Early History of Science

Ages and Stages The Greeks Early Technology

Human Evolution

The Stone Age – Lower and Middle Paleolithic 2.6Mya-1.2Mya

http://lithiccastinglab.com/gallery-pages/oldowanstonetools.htm

 First

stone tools

Upper Paleolithic (40kBC to 8kBC)
http://lithiccastinglab.com/3timelineindex.htm

 800,000

erectus  600,000 B.C.: Earliest major stone tool manufacturing site by H. erectus (India)  400,000 B.C.: Earliest presence of a vocal tract in H. sapiens  300,000 B.C.: Earliest dated spear (England).

B.C.: Homo

Upper Paleolithic (40kBC to 8kBC)
http://lithiccastinglab.com/3timelineindex.htm

150,000 B.C.: Evidence of controlled use of fire  100,000 B.C.: Intentional burials by Neanderthals at Teshik-Tesh Cave in Uzbekistan in Central Asia.  48,000 B.C.:  Homo sapiens sapiens everywhere except North & South America.  Early flake stone tools appear on islands in Southeast Asia.

Neolithic (8000BC)
 Most

sophisticated stone tools  Bronze and Iron Ages follow  Major cities and civilizations rise later

SUB-SAHARA, AFRICA 5000 B.C. TO 3000 B.C.

Ages and Stages
 Stone

tools (2.5Mya, EAfrica by H. habilis)  Fire (1.5Mya?)  Language (150kya, EAfrica)  Numbers on bones (30kBC W+C Europe)  Farming, domestication of wolves (10kBC), sheep (9kBC)  Wheat farming (7kBC) → beer?  Goats (6.5kBC) → milk → cheese, yogurt  War weapons (5.5kBC Turkey), walled communities
http://www-groups.dcs.st-and.ac.uk/~history/Chronology/30000BC_500BC.html http://www.sciencetimeline.net/prehistory.htm

Technology
 Decimal

number system (5kBC Egypt)  Astronomical calendars (4.8kBC Sudan)  4kBC-3.5kBC
 Horses

(Eurasia); plows, irrigation (Iraq)

 3.2kBC:

wheeled vehicle (Russia), sailboat (Egypt)  3kBC: cotton (India); draft oxen, potter’s wheel (Iraq); abacus (ME, Med); hieroglyphs (Egypt)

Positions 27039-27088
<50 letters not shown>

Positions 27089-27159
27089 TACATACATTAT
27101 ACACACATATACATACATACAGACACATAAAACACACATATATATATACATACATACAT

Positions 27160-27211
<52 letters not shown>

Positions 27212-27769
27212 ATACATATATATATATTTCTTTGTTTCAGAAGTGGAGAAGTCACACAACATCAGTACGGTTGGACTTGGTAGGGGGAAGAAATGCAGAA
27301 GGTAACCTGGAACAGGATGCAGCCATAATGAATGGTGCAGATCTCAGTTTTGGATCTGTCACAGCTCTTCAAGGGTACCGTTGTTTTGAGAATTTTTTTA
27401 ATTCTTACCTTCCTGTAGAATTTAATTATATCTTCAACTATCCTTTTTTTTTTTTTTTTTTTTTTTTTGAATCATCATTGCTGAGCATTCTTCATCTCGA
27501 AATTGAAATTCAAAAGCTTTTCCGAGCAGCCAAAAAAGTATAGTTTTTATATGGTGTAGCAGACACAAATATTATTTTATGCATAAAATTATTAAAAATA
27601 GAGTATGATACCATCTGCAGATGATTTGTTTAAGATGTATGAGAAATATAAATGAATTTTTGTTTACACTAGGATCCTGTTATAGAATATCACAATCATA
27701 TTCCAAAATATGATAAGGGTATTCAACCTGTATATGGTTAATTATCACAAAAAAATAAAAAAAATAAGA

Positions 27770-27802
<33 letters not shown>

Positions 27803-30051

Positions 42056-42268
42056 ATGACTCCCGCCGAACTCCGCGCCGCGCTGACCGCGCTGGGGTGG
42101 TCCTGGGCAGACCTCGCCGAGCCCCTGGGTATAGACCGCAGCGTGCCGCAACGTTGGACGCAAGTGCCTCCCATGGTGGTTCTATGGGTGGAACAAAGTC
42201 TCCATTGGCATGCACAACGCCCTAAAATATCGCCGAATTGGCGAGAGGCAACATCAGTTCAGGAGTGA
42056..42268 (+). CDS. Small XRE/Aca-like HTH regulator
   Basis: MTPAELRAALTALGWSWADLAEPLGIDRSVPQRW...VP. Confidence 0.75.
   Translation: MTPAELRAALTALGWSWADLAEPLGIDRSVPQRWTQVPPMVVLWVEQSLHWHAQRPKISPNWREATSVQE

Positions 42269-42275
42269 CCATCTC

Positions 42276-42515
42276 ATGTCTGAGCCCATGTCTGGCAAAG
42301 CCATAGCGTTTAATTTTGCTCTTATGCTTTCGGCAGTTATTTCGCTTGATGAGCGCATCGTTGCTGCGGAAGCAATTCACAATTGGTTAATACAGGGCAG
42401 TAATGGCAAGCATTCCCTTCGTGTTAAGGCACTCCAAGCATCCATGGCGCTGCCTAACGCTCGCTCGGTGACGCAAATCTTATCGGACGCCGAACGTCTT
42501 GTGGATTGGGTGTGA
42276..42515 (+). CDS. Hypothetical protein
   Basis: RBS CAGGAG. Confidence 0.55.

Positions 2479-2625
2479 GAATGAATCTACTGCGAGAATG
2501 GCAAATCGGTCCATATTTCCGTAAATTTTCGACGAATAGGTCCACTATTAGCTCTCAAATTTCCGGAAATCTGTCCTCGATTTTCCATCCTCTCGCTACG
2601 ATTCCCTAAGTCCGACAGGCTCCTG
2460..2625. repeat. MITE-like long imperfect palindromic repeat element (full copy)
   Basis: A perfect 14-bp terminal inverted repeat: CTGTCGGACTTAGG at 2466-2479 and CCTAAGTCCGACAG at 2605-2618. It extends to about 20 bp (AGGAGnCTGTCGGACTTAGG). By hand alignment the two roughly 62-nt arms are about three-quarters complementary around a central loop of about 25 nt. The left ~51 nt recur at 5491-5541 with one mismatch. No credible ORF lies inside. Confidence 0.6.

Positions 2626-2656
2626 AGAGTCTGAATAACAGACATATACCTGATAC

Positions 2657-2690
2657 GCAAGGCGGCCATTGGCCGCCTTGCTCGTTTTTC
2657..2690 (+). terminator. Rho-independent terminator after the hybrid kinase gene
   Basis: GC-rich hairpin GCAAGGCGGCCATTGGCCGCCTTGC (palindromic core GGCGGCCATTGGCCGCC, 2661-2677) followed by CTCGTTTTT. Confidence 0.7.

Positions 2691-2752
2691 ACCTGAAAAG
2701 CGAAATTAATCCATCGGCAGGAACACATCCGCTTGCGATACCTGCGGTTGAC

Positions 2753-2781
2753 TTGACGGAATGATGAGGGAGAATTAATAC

5 2

1

3

4

Earliest Civilizations 2. Mesopotamia – 5kBC 3. Egypt – 3kBC 4. India – 2.5kBC 5. China – 2kBC 6. Greece* – 1.5kBC

What they had: • Major* rivers → agriculture What they all achieved: • Arithmetic, writing, astronomy What about other places? • Smaller fragmented settlements

The Greeks
 Thales

(~600 BC) – first Greek philosopher; invented deductive math; said to stop a war by predicting an eclipse; said water is the ultimate substance; the first futures trader?  Pythagoras – started a cult based on numbers: geometry, irrational numbers, music

More Greeks and Their Elements
 Anaximander

(apeiron or “the infinite”), Xenophanes (earth), Anaximenes (air), Heraclitus (fire, strife or change), Parmenides (change is an illusion),  Empedocles (water, air, fire, earth)  Democritus (eternal, indivisible atoms of different kinds)

More G(r)eeks
 Zeno

(~450 BC, Elea) – invented the Achilles and tortoise paradox; reason, not senses, is the way to truth  Socrates, Plato – mainly social philosophers;
 Plato:

abstract math reflects heaven’s perfection

 Hippocrates

– diseases have natural causes (imbalance of vital fluids); Hippocratic Oath

Aristotle (384-322 BC)
 Revived

natural philosophy  Lectured in his Lyceum, a peripatetic school  Collected manuscripts later to become the great Library of Alexandria  His lectures fill a 150-volume encyclopedia; only 50 survive  Contributions to science: symbolic logic, biological classification  Did little experimentation; often wrong but influence extended for two millennia

Aristotle’s Physics